Chinese authorities have again added non-tariff barriers to the export of medical PPEs abroad, possibly making such goods less accessible and more expensive for Canadian medical professionals in need.
Canadian importers trying to import Chinese PPEs (such as masks, ventilators and protective clothing) are now required to join the exporting Chinese company to sign a declaration that the products they are buying from China are “compliant with relevant quality standards and safety requirements” of the country where the products will be used.
In a release issued on Chinese Ministry of Commerce website, ministry director-general of foreign trade Li Xinggan said the move came into effect on April 26 as part of an effort to “ensure the standard of quality” of the exported PPEs, as well as “the responsibility of both sides” in making sure the products are of high-quality.
“We hope that, through this set of targetted policy directives, we can further improve the quality of products [we] export to fight the pandemic while also proactively guard against related quality-control risks,” Li said in the statement. “[These requirements] also help responsible nations further demonstrate their assumption [of such risks] and the protection of public trust in Chinese manufacturing.”
In the joint declaration document obtained by Business in Vancouver, an importer - such as a Canadian firm looking to bring the goods to Canada - is now required to “guarantee the product quality standards… are compliant with the quality requirements of the importing country/region.” The document also noted that “the [Chinese] exporter or producer is not liable for any losses caused by the inappropriate use, maintenance or keeping of the face masks by the importer or any third party.”
Essentially, one Canadian importing consultant said, Beijing is now making it “caveat emptor” - the principle that the buyer alone is responsible for checking the quality of goods before making a purchase - to buy Chinese PPEs.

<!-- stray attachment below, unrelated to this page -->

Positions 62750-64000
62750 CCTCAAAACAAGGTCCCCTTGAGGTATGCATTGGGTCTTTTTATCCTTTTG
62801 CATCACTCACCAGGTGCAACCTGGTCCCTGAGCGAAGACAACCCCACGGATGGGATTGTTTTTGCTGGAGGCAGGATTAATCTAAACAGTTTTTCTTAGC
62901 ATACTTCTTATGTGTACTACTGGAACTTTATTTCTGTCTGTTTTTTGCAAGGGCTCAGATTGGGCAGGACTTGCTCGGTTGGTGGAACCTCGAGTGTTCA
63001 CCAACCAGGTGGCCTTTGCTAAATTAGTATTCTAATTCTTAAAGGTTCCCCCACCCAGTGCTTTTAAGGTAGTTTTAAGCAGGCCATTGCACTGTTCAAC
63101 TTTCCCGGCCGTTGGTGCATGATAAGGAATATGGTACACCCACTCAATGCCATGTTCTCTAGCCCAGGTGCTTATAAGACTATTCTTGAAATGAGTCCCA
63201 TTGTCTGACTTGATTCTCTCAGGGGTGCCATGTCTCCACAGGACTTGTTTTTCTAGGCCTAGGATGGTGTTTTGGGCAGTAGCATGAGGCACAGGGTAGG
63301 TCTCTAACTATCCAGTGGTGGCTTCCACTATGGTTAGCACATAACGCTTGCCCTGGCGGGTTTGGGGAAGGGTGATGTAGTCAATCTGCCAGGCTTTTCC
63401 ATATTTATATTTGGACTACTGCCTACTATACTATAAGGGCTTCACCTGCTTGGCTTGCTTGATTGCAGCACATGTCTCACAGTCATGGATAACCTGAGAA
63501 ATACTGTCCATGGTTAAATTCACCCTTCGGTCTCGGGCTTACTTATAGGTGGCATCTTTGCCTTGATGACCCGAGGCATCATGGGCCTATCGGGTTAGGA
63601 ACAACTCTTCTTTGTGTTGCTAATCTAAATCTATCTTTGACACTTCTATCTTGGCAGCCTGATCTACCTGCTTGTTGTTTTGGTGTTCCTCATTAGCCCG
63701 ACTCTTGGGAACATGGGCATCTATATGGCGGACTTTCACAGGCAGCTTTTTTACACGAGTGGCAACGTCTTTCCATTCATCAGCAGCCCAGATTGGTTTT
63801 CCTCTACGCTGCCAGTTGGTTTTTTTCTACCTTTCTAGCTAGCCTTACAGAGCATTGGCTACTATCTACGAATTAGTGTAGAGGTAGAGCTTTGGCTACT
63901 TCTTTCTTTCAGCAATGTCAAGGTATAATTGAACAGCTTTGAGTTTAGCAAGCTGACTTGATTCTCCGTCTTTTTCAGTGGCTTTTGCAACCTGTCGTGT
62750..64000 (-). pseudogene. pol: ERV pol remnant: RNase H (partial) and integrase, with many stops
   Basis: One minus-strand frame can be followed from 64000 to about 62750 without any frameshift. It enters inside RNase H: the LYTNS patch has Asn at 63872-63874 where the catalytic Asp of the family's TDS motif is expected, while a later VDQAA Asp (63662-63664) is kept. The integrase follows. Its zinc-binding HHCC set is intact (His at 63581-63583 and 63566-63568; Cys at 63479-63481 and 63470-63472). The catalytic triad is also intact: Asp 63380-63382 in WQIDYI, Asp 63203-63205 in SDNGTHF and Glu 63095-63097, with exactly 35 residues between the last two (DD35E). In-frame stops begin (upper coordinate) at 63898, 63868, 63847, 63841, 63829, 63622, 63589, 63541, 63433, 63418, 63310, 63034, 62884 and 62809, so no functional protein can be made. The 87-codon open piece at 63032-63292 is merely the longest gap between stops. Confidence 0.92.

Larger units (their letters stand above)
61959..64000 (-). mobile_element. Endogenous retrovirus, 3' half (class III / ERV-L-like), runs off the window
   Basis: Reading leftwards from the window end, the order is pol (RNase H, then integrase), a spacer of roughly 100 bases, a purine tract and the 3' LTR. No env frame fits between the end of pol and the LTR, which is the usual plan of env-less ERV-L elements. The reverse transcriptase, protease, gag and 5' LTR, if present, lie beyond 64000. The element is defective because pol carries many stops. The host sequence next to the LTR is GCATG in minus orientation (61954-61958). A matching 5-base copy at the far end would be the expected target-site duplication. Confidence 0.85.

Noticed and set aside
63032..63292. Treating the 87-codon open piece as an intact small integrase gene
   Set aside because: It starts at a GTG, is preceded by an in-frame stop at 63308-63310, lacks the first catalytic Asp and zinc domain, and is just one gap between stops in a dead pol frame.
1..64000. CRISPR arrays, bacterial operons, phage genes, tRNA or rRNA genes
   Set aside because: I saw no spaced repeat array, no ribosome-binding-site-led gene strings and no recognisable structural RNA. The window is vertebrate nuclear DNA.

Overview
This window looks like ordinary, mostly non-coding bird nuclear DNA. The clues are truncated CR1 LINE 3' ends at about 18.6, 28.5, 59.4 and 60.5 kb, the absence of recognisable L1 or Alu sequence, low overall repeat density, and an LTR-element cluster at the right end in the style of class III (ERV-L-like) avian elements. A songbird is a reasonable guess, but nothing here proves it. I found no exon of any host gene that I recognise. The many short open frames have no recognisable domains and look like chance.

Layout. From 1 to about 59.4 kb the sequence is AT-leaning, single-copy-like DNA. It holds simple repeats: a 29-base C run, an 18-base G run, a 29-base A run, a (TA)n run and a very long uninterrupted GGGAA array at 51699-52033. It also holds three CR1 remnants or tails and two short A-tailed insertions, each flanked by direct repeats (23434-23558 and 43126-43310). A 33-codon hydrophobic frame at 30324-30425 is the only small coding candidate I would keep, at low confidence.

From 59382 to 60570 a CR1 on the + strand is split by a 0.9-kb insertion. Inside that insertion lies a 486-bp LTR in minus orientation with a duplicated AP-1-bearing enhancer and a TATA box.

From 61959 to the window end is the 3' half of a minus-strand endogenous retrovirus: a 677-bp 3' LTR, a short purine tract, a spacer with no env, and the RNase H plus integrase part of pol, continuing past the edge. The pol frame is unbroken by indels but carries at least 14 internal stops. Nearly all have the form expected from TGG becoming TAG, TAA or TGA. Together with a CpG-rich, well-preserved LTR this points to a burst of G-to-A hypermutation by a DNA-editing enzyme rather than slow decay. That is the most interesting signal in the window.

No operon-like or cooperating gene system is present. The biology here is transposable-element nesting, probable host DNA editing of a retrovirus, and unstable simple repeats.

“The Chinese want to preserve their reputation,” said Omar Allam, founder/CEO of the Allam Advisory Group and an import/export consultant actively working with Canadian companies to bring in much-needed PPE supplies to a strained domestic health sector. “… It’s a way for Beijing to act with impunity - taking no responsibility for faulty or counterfeit PPE products that are supposed to meet Chinese and international standards.”
China had earlier this year placed restrictions on PPE exports by limiting the number of Chinese companies that are allowed to export. The move resulted in significant strains on Canadian importers’ ability to bring in PPEs from China - the world’s largest producer of such goods.
These new rules, Allam said, amounted to a “moving of the goal posts” once again and will almost definitely result in more delays due to red tape, as well as increased shipping prices because of the delays.
“These rules are excessive with administrative burdens and time constraints,” he said. “… Anytime new non-tariff measures are added - even in the most efficient way - it slows trade as it adds additional steps to the process. [It also] creates an opportunity to stop cargo movement.”
There have been a number of cases of recent Chinese-exported PPEs failing testing in several foreign markets, including an announcement on April 23 by Canadian public health authorities that an order of 1 million KN95 respirators from China failed federal COVID-19 standards for front-line health workers.
Nonetheless, the global fight agains COVID has meant that PPEs from China - which account for about half of the world’s supply - remain in high demand as countries scramble to secure supplies. Canadian prime minister Justin Trudeau said previously that - while Canada is ramping up domestic production of PPEs - the importation of such goods remains crucial.
“My job right now is to make sure that Canadians get the best support, the best protection, and are able to get through this as best we possibly can,” Trudeau said on April 17. “That means getting the equipment that we need; that means ensuring that the collaboration on the international stage is done properly.”
Allam noted that while domestic suppliers are ramping up as fast as they can, he is worried that things like inexperience could affect the quality of PPEs initially delivered by Canadian manufacturers.
“We need to be smart and creative in how we scale-up local manufacturing,” he said. “… We have strong manufacturers and very technically/financially capable companies, [but] if Canadian PPE ventures can’t build a proactive supply chain of raw materials, their business model will be flawed - no matter how good your technology is or how good your business plan looks on paper."